Research also examined the degree to which marijuana use by pregnant mothers affected the unborn foetus and whether maternal marijuana use led to negative outcomes for the child. Kuczkowski reported that THC crosses the placental barrier, but that there was no confirmation that it had a teratogenic effect. In other words, there is no evidence that marijuana use by a pregnant mother contributes or causes birth defects or malformations. However, research by Wang et al. determined that some impairment was present in foetuses exposed to marijuana. This finding led the researchers to conclude that some long-term emotional and behavioural implications existed for children exposed to marijuana while in the womb.
Fried and Smith’s review of literature concluded that the effects of prenatal exposure to marijuana were subtle, with little evidence supporting growth or behavioural effects prior to age three. Others concluded that there was a statistically significant association between prenatal exposure to marijuana and later use; however, they concluded that there were many other potential factors that could have contributed to later marijuana use among those exposed to the drug while in the womb. One common theme among the research conducted to date was that they all called for more study on this issue. Although further research is needed in this area, to date, no substantial dangers have been confirmed to be associated to smoking marijuana while pregnant. However, marijuana smoke contains hazardous chemicals and materials, many of which exist in tobacco smoke. Therefore, just as health providers caution that tobacco should not be used by pregnant mothers, the caution should extend to marijuana use.
Marijuana Use as a Potential Threat to the Immune System
THC from marijuana may act upon the immune system similarly to the way it does on cells in the reproductive system . If the immune system is compromised by the use of marijuana, there may be significant implications for health care systems around the world . The relationship between marijuana use and deficiencies of the immune system is based, in part, on the findings that THC inhibits the ability of T-cells and alveolar macrophages to protect the body from foreign pathogens . Alveolar macrophages are a main defence against infections in the lungs. A review of the research literature in this area by Copeland et al. suggested, however, that it might require high doses of THC to substantially impair immune system functioning. Still, when considering the number of respiratory problems associated with smoking marijuana, and the possibility of serious carcinogenic properties in the drug, compromising the immune system may further compound the harms of marijuana use, especially among those already suffering from weakened immune systems.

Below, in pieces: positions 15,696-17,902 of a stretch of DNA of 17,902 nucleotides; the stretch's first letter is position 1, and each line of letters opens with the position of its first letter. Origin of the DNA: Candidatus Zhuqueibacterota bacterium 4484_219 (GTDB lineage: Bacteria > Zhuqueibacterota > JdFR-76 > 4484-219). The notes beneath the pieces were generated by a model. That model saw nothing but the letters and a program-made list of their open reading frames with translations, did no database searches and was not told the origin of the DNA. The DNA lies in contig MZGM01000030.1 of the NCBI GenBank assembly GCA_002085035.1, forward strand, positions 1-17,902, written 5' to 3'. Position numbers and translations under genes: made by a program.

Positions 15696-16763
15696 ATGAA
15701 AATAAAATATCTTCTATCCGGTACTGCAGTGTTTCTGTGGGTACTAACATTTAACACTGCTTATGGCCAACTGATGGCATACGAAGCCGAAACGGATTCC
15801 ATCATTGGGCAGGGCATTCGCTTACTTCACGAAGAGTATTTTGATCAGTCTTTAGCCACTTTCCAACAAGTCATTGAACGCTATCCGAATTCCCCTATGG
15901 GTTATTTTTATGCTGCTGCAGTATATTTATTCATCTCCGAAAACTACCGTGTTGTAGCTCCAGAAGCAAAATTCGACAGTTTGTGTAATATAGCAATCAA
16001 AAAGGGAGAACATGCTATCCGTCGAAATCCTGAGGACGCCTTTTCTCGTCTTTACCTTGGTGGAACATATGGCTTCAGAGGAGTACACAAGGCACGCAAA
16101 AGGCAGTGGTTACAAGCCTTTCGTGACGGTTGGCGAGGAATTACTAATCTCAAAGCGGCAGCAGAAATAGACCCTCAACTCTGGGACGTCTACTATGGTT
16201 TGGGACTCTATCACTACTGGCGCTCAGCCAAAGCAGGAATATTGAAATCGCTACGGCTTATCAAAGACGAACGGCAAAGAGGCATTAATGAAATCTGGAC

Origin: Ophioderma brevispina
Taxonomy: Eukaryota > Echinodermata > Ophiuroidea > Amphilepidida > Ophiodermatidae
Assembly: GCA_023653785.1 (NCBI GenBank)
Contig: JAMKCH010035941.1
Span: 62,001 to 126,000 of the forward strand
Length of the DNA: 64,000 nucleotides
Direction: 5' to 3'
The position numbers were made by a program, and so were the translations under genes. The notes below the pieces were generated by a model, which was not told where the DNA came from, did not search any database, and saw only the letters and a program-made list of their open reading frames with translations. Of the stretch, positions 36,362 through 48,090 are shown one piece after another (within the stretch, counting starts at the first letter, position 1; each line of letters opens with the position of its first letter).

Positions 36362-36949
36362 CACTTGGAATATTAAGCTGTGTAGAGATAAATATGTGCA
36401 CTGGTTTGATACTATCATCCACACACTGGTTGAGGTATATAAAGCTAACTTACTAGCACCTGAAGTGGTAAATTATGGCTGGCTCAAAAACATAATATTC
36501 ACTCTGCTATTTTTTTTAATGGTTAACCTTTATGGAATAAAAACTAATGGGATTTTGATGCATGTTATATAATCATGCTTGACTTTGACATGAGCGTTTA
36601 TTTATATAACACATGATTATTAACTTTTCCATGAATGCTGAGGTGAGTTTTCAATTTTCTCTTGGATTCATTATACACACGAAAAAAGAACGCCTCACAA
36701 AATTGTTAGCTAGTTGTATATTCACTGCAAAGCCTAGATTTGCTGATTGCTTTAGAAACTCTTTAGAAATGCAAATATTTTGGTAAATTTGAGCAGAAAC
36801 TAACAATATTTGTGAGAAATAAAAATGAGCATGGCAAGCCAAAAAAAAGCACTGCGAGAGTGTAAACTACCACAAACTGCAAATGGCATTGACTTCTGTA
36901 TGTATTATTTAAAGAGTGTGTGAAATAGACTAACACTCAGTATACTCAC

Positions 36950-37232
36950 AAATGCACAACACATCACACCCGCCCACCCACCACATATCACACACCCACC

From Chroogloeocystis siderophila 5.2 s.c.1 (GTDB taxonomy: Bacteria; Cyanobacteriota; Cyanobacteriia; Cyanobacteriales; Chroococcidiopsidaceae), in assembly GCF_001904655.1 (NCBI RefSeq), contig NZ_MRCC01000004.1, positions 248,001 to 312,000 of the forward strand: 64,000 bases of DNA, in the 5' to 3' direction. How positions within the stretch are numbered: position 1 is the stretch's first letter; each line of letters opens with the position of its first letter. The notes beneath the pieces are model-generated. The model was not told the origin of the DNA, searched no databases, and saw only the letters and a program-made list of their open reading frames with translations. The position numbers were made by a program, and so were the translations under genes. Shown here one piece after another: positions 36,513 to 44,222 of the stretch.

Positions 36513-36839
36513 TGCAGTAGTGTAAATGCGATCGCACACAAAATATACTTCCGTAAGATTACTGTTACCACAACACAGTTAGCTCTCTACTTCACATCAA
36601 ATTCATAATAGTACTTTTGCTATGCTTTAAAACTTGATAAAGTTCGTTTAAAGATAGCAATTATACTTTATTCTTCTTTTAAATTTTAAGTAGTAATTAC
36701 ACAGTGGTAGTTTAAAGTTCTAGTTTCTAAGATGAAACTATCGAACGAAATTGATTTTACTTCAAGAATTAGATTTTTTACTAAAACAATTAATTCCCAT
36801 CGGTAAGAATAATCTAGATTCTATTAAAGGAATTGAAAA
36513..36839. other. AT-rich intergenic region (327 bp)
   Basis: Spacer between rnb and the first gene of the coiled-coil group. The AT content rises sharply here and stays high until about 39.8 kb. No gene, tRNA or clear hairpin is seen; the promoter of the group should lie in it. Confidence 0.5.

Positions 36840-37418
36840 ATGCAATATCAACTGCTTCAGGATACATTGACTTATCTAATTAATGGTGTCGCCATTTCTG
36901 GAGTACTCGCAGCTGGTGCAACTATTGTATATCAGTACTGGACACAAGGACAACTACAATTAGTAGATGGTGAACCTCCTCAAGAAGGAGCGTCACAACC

Cancer Causing Effects of Marijuana
Because marijuana smoke contains many of the same harmful carcinogens as tobacco smoke, there is a possibility that marijuana use may be associated with the onset of various types of cancers, especially lung cancer as the most common method of consuming marijuana is by smoking it . To date, however, the research does not support the association between marijuana use and cancer. In their study, Hashibe and colleagues failed to find substantial evidence for an association between marijuana use and lung or upper areodigestive tract cancers. A review of research on lung cancer and marijuana use by Mehra et al. revealed many of the methodological difficulties in attributing outcomes specifically to smoking marijuana. For example, in many instances, marijuana users also smoke tobacco, there is the challenge of determining proper thresholds for marijuana use, and the research has typically included only small sample sizes. Mehra et al. suggested that because the plausibility of an association between marijuana smoking and cancer is so apparent, improved studies are required to test this possible link. Other research has reached similar conclusions about the link between marijuana use and cancer . Although a 1999 study by Zhang and colleagues reported a potential for marijuana use to increase the risk of squamous cell carcinoma of the head and neck, the evidence for a link between marijuana use and head and neck cancers has been limited and conflicting . In a recent study, marijuana was not found to increase the risk of head and neck cancer, although the duration of use under study might have been too limited to rule out the possibility of a longer-term effect . Another large-sample study concluded that marijuana was not associated to oral squamous cell carcinoma. There was also no link between maternal or paternal marijuana use and risk of childhood acute myeloid leukaemia .